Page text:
Retail Fraud Concerns
KITTEN: What about point-of-sale and retail fraud concerns?
INSCOE: Consumers indicate they worry far more when they're shopping online with the card than when they're at point-of-sale, and that's really interesting in light of all the data breaches that we've seen. But consumers really worry when they're using that card and entering it online.
Confusion Surrounding Payments Systems
KITTEN: Do consumers understand from where fraud is occurring or how vulnerable they are when it comes to certain types of card transactions?
INSCOE: We're assuming that people globally are more and more concerned about fraud. It's in the news. They're hearing more about it and they're very concerned. Identity theft is their number-one concern about payment fraud. But what this report really showed is that consumers are confused. They don't understand payment systems. They don't understand fraud and they don't understand how to protect themselves against fraud. Financial institutions are either not educating consumers or they're not doing so in an effective manner that's understood and the information has been retained by consumers. They end up being very confused and very concerned.
Anecdotally, I was in a doctor's office last month and when I went to check out there was an older gentleman in line ahead of me, and I heard him say to the accountants, "Do I have to give you a debit card or do you want a credit card? How can I pay for this?" He literally was asking her how he could pay and what he should give her. I think that his confusion is widespread. People don't understand when they can use a PIN, when they can't use a PIN, and with EMV coming into the United States very shortly, I believe that it's just going to cause the confusion to multiply. One thing that we know historically is that when people are confused, that's when fraudsters strike. They take advantage of that vulnerability and that confusion to create more fraud. That's something that I think financial institutions need to really think about.
KITTEN: Do consumers really understand what EMV is?
INSCOE: I don't think that consumers even understand the difference between debit and credit cards. As an example of that, we saw a high rate of people here in the U.S. who indicate that they use a PIN when they use their credit card at point-of-sale. If you're in the United States, the payment network won't even accept a PIN with a credit card at point-of-sale, and yet over a third of people thought they were doing that. People are very, very confused.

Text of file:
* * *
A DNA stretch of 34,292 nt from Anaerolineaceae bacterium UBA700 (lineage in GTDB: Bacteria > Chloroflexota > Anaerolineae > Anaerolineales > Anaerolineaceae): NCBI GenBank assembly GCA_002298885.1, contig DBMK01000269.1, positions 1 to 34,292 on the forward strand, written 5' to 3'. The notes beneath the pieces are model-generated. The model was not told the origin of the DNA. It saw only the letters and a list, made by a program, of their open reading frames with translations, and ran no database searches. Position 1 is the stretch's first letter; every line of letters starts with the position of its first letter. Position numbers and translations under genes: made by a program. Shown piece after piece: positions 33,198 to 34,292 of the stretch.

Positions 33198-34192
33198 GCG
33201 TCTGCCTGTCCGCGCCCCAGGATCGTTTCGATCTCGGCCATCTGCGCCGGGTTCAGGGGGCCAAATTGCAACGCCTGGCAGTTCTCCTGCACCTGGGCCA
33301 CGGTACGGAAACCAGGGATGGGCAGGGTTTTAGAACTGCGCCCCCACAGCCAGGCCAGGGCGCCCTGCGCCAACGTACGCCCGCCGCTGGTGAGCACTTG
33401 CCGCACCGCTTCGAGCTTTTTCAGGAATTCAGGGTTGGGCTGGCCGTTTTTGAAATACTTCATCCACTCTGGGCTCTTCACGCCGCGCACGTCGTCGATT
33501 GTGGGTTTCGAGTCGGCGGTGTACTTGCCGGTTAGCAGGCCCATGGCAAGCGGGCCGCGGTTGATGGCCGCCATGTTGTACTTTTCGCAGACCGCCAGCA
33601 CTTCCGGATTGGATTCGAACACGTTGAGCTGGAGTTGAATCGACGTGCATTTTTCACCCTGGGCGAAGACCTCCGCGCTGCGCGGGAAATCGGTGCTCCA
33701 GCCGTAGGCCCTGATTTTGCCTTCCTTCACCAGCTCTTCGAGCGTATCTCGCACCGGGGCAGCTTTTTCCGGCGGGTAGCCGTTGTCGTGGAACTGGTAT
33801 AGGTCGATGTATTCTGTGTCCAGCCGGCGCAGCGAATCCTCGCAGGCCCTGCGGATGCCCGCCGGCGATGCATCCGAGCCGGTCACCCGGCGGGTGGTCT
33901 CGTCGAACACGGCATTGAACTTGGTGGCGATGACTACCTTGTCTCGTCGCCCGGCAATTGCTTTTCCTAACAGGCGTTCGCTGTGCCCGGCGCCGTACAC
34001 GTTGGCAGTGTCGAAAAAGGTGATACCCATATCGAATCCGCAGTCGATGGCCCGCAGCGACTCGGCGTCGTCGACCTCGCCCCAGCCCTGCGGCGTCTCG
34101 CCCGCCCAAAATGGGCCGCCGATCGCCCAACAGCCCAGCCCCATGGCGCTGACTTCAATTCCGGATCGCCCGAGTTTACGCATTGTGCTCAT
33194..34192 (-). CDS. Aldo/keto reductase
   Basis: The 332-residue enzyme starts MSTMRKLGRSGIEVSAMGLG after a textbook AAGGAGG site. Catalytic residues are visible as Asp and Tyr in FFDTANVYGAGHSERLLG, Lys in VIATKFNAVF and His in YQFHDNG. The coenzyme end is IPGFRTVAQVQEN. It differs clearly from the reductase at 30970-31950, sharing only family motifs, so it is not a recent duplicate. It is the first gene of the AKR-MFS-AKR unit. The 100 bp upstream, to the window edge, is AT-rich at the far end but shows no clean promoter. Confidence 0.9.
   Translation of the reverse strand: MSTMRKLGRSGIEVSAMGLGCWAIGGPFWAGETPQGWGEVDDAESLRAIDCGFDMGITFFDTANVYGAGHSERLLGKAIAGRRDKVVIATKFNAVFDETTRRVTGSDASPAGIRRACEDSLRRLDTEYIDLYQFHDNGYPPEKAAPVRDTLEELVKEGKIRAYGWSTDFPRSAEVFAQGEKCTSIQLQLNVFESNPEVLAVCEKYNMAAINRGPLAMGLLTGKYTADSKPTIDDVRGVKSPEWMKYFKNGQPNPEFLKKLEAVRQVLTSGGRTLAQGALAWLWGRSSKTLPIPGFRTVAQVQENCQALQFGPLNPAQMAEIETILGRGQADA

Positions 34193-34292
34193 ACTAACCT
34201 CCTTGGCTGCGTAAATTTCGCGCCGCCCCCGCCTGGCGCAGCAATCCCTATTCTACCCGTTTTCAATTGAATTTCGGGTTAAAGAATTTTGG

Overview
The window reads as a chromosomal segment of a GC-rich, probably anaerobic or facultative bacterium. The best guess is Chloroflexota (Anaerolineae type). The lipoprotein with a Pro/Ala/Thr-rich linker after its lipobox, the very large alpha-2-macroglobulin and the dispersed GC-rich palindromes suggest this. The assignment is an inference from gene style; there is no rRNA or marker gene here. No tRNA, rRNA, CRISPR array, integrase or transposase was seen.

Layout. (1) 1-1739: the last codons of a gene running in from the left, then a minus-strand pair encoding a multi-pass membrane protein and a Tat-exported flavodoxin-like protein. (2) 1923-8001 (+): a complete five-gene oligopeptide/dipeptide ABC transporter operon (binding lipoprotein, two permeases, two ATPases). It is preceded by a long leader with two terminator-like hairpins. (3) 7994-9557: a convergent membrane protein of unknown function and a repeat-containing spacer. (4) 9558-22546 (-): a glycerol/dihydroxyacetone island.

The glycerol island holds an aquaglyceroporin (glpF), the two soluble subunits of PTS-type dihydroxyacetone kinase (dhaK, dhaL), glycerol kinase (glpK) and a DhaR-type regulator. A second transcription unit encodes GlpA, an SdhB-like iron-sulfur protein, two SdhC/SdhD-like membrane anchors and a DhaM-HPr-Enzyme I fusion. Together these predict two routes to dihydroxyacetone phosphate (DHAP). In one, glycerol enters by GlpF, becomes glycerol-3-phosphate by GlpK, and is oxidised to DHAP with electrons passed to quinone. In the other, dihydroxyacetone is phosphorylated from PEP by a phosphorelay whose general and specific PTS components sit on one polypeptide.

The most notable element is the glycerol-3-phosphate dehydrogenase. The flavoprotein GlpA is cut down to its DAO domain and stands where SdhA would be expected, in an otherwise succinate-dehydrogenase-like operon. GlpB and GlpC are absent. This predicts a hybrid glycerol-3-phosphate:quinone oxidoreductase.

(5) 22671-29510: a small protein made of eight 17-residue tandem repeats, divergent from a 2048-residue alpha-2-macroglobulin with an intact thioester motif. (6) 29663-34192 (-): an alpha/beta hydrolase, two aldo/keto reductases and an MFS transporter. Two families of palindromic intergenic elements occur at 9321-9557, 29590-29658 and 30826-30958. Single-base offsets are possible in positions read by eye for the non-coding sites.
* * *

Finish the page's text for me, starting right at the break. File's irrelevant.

KITTEN: Is that confusion just in markets where EMV doesn't currently exist?
INSCOE: That confusion was expressed somewhat globally, and I believe that part of that confusion has probably resulted with the EMV rollout where people have debit cards and credit cards. Different countries have implemented EMV in different ways, and so when people are using these different cards, they may be traveling internationally, and the rules change from country to country what's required at point-of-sale. I believe it has just created a lot of consumer confusion locally.
KITTEN: What about here in the United States, where EMV is not the standard card technology?
INSCOE: I suspect that many people here in the U.S. don't even know what EMV is. I know personally I have credit cards with more than one financial institution. I've heard nothing about EMV. I've had no educational information provided to me. Only because of my work in the industry am I familiar and knowledgeable about EMV. I think if you ask the general customer of a financial institution or a card issuer, I don't think they really know much about it at all at this point.
KITTEN: How concerned are consumers about ID theft?
INSCOE: Yes. As I mentioned, consumers' number-one financial fraud concern is identity theft, and that's true globally. That's what they worry about the most. Often, as a result of experiencing fraud, we see that consumers are far more likely to change card providers. For example, in the United States, 12 percent of consumers who experienced fraud changed their financial provider, compared to 27 percent in Mexico and in the UAE. At even higher rates, we see 44 percent in China and Indonesia, 41 percent in India, and 37 percent of consumers who experienced fraud in Singapore changed card issuers. Those are extremely high attrition rates that are very costly for the card issuers.
I think that consumers are just extremely confused and I know that some financial institutions are trying to do a good job of educating their consumers. But they need to understand that what they're doing just isn't working well. They need to figure out how to not only communicate with consumers, but to do so in a way that they understand the communication and they can retain that information. It's such a shame to see financial institutions lose customers because of confusion. That would be a message I hope that the financial institutions hear from this report. Consumers are confused. They don't understand when to use a PIN, the difference between various kinds of cards. They don't understand how to protect themselves against fraud. They want to partner with their financial institution to protect themselves, but they don't really know how. There were a significant percentage of people who said that they don't notify their card issuer before traveling internationally, and they didn't know it would make a difference. That shows a total lack of education because that could be a strong alliance if consumers understood that letting their financial institution know they're about to travel internationally would be helpful. That's just one example, but there were lots of examples in the report of how consumers really do need better education.